STRUGGLING small business owners trying to bounce back from the coronavirus lockdown are accusing Oxford City Council of all words and no action after it refused to heed their calls for rent relief.

They accused the council of 'appalling' and 'unprofessional' behaviour as a landlord, in refusing requests for help, despite the authority urging businesses to seek such assistance from other landlords.

While the council insists it is doing everything it can to help retailers, one trader said it was time for the council to 'put its money where its mouth is'.

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Céline Wills owns the The Handle Bar cafe and kitchen in St Michael Street, Oxford, and said small traders were on their knees.

She said: "The city council as our landlord has been nothing short of appalling.

"The council sent a letter to all businesses back in March laying out the steps to be taken to keep your business afloat during lockdown. One was to contact your landlord to get a rent holiday or deferral. But when contacted as our landlord, the answer from the council was 'oh, not us!'.

"This leaves our business in complete uncertainty and dire straits – scrambling to get the money together for the rent when fully shut."

Mrs Wills, who also runs the neighbouring Le Bar, welcomed help available elsewhere, such as the Government's Covid-19 discretionary grants and Oxfordshire Local Enterprise Partnership's Business Resilience Fund. But she said: "These are helpful, but it's not the council actually helping at a grassroots level. The council has taken no initiative to help its tenants. There are private commercial landlords out there doing more.

"The council should be seeing this as an opportunity to create a community and reinforce all relationships but they are failing."

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Stuart Meanwell runs the neighbouring Bike Zone which has just re-opened. He said: "Not all bike shops are experiencing a boom. Shops in the centres of cities are very quiet. There is little prospect of our business picking up in the city centre until all the university departments, colleges, council offices and language schools start to get their staff back in, which is unlikely to be before the autumn.

Oxford Mail:

"Unfortunately, our landlord in the city centre is Oxford City Council. This is the same Oxford City Council which is all over the press and social media claiming to be supportive of local businesses through the Covid crisis, advising tenants to negotiate rent holidays or rent reductions with their landlords.

"But, as we know, actions speak louder than words, so how much discount or how much of a rent holiday will they allow us through this period when we're struggling to get going again? Nothing. Zero.

"Even the majority of private landlords have managed to work out that they need to help their tenants through this, so that they are there at the end of the crisis to carry on with their tenancy.

"The council has behaved terribly and has been very unprofessional. It needs to put its money where its mouth is."

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An Oxford gift shop owner, who asked to remain anonymous, said he was also struggling with rent.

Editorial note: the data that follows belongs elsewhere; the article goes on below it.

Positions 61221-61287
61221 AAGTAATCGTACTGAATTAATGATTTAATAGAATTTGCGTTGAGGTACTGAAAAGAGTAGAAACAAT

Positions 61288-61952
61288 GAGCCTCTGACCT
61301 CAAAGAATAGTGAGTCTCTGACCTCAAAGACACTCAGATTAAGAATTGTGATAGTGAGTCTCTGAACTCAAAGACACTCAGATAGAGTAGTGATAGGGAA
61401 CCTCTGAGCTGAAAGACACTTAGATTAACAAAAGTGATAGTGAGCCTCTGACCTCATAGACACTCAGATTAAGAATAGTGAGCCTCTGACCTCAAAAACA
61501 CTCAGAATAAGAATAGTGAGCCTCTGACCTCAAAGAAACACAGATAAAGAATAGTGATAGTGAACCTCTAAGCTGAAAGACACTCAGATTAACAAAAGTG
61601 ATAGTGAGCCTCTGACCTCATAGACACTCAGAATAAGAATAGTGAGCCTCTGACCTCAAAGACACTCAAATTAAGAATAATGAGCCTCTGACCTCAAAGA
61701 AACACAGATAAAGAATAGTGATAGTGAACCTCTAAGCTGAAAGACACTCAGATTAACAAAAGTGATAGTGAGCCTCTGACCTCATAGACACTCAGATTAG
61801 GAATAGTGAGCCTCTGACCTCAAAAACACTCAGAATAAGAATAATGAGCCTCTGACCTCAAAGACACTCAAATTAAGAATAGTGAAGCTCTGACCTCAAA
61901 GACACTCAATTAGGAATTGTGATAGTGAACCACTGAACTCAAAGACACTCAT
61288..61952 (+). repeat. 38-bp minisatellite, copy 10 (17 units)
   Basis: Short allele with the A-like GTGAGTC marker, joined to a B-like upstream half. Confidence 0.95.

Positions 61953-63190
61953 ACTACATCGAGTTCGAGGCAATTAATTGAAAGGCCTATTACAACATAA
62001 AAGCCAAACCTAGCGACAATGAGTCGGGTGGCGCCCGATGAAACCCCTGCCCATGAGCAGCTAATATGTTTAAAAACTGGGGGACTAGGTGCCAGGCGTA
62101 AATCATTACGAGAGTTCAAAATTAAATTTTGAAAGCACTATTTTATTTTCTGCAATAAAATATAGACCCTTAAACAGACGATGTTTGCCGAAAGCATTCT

He said: "We have five shops in Oxford and if landlords do not agree on waiving the rents for this quarter, then we will have to shut our stores forever.

"One of the landlords is Oxford City Council and even they are not ready to help us. I contacted the council for a grant but they refused and, moreover, pushed me to pay March's rent which we can’t afford to pay. I said we'd go into administration if they didn't waive the rent.

"There will be lots of empty shops in Oxford in the coming months."

Oxford Mail:

It is understood council tenants in the Covered Market, however, had their rent waived when the market closed.

City council spokesman Mish Tullar said: "We have worked hard to provide support to all our retail tenants over this period, including those at the Covered Market. The terms of any agreement with tenants is bespoke to their circumstances and as such remain confidential.

“Businesses are the lifeblood of Oxford and its economy, and we have also issued tens of millions of pounds of grants and rate relief, changed the city centre to enable businesses to reopen, and successfully lobbied the Government for additional financial support for businesses.

“At the same time, Oxford City Council is itself facing a £24m shortfall in funding due to the cost of responding to the Covid-19 crisis in the city, and sharply reduced income. We are doing what we can to reduce our costs, but we do need to ask businesses – who may be in receipt of government support – to pay rent. This money is needed to fund vital frontline support services for Oxford’s most vulnerable residents.”

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Anna Munday of Independent Oxford – which represents small traders in the city – said: "Since lockdown we have spoken to many businesses across Oxford who have struggled to find balanced and fair agreements with their landlords. Some of them have the city council as their landlord, others have colleges or private landlords.

"What we have witnessed is no standard response.

"Within the city council we've witnessed some departments and teams going above and beyond to support 'indies', however, it doesn't seem to be the case across the whole organisation. Some departments need to be more forward thinking in their approach as we come out of lockdown.